The air is cooler now at night. The mint in the garden has gone to seed, and the basil is trying, as well. In recent years, the muted colors and mature textures of late-summer gardens have commanded my attention. If the natural world is a mirror, then perhaps it’s my fifty-something showing. Truth is: I’m quite drawn to them.
In youth, it’s the tender flower that draws attention. The outer show. But after all the colorful petals fall off, the plant quietly and discretely continues to mature. Without the showiness of the flower to distract, the patterns at the core become visible and intriguing in their own right. Somehow it all makes a little more sense: So this was behind it all along. More of the mystery is revealed in the bare bones mandala.
Earlier in the summer, I photographed a pink poppy in full bloom and returned today to discover that this stage of its life cycle is every bit as marvelous as the flower stage, in another way. You just have to look at it a little differently, with presence and wonder and without comparing it to something it no longer is, to behold its beauty.
Later in the flower’s life, if you look closely, you’ll see there is so much going on. Profound transformation. The plant turns its attention away from being physically alluring and focuses its energy on producing seeds to give as its offering to life. A shift from petals to seedpods: seduction to deep generosity.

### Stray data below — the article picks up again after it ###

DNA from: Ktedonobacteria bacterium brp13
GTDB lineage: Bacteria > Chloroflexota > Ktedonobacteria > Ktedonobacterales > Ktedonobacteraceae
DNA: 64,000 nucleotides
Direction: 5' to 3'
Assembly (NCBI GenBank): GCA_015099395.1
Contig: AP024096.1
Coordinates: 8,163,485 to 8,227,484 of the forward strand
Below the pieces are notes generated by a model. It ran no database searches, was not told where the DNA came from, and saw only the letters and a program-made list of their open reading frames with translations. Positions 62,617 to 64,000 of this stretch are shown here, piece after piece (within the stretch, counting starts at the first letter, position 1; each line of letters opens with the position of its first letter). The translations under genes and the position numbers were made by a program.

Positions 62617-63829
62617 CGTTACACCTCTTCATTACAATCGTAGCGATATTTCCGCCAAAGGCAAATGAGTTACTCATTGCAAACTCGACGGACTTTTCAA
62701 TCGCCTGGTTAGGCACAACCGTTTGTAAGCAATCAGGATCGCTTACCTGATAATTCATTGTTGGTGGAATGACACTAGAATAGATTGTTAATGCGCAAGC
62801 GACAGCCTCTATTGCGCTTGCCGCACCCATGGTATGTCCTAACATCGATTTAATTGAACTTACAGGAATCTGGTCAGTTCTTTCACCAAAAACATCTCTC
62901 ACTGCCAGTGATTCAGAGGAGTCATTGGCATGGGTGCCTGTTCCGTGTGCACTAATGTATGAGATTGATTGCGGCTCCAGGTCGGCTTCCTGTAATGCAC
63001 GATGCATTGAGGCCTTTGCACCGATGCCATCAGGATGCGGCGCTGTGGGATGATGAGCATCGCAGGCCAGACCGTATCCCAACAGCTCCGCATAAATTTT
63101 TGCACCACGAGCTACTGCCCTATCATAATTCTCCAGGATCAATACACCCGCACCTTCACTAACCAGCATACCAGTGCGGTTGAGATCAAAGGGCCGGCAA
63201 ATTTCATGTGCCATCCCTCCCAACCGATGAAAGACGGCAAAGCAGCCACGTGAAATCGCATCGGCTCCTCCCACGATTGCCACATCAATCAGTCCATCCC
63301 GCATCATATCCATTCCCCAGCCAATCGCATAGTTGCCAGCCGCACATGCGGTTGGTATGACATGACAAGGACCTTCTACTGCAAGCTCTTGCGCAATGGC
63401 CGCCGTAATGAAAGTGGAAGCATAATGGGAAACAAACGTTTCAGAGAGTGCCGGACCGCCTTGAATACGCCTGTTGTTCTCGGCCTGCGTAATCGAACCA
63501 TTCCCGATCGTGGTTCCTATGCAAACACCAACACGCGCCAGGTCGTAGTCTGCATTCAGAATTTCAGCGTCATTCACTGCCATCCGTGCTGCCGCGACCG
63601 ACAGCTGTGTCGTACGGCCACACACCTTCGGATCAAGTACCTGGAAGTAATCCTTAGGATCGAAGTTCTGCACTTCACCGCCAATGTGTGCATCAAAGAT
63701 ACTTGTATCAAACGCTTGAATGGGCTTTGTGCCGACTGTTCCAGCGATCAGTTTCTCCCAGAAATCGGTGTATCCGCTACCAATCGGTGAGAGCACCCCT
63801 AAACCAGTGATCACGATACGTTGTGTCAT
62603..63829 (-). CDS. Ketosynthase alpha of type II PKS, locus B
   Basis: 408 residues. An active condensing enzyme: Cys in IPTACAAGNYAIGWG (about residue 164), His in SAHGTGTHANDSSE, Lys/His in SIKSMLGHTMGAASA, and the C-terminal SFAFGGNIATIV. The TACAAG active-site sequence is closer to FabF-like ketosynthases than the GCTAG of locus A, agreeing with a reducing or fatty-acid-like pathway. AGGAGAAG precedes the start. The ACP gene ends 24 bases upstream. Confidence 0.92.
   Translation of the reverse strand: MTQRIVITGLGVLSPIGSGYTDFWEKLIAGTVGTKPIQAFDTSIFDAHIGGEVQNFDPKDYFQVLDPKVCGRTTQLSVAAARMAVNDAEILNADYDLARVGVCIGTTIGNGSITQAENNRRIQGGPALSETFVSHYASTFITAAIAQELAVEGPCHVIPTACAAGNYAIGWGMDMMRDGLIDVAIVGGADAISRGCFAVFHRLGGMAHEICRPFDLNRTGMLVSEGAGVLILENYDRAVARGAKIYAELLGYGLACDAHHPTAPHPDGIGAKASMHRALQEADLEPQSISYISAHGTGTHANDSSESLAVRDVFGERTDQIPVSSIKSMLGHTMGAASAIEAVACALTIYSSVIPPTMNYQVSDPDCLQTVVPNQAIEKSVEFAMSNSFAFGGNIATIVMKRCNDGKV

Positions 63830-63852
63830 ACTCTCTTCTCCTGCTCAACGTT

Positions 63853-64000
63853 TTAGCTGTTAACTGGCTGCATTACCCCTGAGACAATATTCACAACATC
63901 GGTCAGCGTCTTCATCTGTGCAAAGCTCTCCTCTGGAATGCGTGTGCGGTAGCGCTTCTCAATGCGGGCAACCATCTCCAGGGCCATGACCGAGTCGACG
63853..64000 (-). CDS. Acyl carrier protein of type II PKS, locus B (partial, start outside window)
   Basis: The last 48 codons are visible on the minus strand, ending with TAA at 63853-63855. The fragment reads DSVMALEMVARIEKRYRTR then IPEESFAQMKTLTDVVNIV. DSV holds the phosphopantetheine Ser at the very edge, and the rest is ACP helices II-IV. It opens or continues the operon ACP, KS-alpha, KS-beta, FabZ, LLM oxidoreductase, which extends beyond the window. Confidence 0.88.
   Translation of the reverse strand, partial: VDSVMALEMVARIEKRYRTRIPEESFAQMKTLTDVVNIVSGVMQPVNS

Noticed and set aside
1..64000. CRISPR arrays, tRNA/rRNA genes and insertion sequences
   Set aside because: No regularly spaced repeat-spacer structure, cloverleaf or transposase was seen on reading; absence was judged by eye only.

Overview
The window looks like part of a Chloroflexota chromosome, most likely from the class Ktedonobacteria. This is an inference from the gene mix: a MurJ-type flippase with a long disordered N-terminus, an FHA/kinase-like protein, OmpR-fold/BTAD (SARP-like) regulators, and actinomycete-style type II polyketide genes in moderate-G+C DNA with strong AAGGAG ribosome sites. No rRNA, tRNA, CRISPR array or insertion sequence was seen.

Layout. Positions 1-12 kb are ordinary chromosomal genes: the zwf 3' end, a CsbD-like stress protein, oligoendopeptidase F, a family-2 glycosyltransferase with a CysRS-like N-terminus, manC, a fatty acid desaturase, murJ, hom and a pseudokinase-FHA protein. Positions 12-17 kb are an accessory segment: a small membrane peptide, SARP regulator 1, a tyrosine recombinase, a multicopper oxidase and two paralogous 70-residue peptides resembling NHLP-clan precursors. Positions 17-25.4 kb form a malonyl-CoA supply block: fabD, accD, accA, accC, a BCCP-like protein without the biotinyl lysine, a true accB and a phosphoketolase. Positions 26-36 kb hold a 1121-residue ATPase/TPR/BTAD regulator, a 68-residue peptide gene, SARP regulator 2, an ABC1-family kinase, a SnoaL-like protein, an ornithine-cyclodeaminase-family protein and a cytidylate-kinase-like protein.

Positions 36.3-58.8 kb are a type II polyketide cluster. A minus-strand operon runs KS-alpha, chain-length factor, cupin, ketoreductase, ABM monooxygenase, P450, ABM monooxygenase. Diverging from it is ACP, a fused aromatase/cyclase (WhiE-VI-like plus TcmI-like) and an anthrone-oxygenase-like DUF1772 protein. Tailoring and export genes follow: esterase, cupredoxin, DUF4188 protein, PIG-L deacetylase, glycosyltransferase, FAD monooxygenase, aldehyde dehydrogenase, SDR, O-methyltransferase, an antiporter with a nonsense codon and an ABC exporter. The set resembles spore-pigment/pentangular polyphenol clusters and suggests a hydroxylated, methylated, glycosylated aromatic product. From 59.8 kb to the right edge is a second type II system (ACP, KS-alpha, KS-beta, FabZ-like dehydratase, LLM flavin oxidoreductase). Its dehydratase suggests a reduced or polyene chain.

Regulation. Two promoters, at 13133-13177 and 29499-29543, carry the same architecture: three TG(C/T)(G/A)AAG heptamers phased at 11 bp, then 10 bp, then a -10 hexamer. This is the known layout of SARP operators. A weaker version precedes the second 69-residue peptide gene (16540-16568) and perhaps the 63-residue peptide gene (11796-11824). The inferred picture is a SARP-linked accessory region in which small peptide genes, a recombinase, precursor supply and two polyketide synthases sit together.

The pollinators let it be, and it focuses on its larger purpose. The tender petals and vibrant colors give way to interesting textures, greater strength, and individuality. It’s less delicate and fragile.
In the time between the two images above, things get very real. Superficiality falls away. What do you want to give? What kind of legacy? What will you create with this precious life? You get down to business.
Personally, I find that really sexy.
© 2019 Susan Meyer. All rights reserved. To use any or all of this article, include this exactly: Susan Meyer (SusanTaraMeyer.com) is a photographer, writer, clutter coach, Reiki practitioner, and mindfulness meditation teacher whose work is infused with a deep interest in the nature of mind and appreciation of the natural world. She lives on the Hudson River in Upstate New York.